In going through my emails, I saw that a friend posted a blurb she’d created for a new novella and asked for opinions on it. Was it too long? Did it get the point across? Did it intrigue the reader? Etc. This particular author is experienced–she’s had a number of ebooks published and has self-published some works on her own. Still, she, like the rest of us, is wondering if she’s following the “rules” that we hear and read about so often.
It got me to thinking about all of the rules that plague writers today. Many of these so-called rules come from articles or buzz about what editors or agents are looking for. If you’ve been in the business of submitting for any length of time, it becomes quite clear that what agents or editors say they want or how they want it presented isn’t really true. Why? Because when pressed, most will say that don’t know exactly what they’re looking for; they’ll just know it when they see it. In other words, it has to strike a chord with them—right subject, right time, right place, etc.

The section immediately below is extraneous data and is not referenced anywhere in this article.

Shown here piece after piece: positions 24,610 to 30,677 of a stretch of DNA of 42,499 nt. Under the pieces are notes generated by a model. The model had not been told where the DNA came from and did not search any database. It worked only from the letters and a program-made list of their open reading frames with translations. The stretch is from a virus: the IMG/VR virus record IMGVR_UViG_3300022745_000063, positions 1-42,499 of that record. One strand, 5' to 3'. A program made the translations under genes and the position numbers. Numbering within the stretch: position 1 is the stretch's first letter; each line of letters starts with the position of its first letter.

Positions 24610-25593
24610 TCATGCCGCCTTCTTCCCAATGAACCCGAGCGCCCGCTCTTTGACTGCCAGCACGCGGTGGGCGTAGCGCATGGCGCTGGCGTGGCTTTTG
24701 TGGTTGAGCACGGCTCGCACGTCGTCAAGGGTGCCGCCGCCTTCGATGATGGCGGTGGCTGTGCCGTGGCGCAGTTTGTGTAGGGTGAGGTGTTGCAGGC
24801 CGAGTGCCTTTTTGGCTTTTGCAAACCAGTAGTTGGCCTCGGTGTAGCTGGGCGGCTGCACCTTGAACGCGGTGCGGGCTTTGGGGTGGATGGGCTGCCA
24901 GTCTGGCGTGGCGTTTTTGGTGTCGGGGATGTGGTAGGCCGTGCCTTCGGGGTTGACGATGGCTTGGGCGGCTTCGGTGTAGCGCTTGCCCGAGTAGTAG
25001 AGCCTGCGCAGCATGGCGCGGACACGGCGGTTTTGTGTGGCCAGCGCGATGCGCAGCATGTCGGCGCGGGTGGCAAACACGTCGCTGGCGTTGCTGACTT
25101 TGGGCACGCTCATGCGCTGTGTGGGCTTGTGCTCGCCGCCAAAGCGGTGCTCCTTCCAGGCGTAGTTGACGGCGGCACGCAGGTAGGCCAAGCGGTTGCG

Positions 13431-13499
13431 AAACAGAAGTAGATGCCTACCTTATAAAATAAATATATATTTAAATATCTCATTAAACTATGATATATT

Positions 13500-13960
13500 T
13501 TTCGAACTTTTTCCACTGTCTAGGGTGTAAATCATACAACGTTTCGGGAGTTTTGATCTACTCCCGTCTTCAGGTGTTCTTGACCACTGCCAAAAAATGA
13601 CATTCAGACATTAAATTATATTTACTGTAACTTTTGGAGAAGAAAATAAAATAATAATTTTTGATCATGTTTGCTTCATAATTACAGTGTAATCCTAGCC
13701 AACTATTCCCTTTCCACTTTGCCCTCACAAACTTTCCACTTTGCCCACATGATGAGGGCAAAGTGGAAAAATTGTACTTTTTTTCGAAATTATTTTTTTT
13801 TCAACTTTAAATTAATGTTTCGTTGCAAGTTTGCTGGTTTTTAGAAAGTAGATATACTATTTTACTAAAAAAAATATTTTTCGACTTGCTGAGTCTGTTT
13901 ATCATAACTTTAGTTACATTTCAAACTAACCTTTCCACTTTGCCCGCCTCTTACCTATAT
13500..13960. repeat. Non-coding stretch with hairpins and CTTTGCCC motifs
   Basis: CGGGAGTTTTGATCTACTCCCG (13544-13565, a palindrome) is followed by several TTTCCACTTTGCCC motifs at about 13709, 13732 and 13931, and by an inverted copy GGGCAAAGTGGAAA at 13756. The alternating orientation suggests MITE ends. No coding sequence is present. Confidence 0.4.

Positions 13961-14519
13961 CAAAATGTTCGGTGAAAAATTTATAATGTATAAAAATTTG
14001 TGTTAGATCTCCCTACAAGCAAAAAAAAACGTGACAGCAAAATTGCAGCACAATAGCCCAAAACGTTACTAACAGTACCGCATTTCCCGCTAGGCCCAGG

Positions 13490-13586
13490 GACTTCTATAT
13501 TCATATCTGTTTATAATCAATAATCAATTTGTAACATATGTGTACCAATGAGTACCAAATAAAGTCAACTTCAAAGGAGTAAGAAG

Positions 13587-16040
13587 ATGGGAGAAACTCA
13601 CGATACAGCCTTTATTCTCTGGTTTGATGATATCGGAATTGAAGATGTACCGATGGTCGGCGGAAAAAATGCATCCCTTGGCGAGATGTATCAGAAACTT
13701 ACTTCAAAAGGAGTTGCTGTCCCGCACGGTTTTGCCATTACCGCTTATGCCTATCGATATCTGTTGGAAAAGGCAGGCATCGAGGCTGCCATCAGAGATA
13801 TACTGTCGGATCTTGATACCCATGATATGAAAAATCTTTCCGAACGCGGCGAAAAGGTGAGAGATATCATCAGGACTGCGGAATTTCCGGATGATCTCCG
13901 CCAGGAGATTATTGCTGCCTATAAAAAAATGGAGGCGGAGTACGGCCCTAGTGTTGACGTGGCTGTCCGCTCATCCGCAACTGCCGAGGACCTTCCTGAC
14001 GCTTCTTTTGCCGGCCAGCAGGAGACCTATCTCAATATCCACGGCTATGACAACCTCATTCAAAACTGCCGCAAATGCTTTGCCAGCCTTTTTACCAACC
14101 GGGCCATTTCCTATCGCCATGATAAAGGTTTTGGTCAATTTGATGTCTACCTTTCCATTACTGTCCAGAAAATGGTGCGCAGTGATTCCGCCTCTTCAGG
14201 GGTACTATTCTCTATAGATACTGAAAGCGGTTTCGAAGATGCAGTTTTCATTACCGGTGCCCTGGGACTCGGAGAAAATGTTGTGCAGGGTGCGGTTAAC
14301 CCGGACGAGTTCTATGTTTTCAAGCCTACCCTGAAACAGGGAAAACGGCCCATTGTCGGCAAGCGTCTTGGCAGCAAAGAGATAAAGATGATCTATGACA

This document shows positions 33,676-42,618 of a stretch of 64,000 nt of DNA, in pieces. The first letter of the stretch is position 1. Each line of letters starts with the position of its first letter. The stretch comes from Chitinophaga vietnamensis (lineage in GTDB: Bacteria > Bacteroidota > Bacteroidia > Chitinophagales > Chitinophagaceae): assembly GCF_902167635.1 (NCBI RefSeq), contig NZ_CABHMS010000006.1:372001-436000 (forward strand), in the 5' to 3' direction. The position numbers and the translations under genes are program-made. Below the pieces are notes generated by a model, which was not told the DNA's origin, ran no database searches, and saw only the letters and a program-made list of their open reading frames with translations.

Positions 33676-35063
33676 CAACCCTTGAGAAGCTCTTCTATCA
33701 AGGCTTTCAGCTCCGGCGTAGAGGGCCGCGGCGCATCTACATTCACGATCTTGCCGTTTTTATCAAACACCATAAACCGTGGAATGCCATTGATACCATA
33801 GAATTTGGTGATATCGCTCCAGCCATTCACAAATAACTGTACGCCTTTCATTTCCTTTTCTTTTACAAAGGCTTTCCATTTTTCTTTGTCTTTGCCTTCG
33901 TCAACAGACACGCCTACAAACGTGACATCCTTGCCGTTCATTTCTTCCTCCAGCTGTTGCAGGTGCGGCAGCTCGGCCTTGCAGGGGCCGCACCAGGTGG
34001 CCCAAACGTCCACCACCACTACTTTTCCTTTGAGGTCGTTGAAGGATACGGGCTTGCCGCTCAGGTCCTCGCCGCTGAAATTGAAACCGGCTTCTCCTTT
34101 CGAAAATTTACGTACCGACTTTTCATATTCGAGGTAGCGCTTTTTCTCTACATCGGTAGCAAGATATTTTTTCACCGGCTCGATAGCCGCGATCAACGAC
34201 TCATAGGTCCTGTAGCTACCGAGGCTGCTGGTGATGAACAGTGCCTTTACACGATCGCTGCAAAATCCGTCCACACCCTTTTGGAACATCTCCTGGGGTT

The sad thing for me is that publishing has become such a numbers business that the heart of it is lost. There’s almost no professional feedback for the author trying to break through publishing doors. Submissions are made and either a request follows or…get ready…one never hears a word. That’s a new rule we could all do without. Do you agree?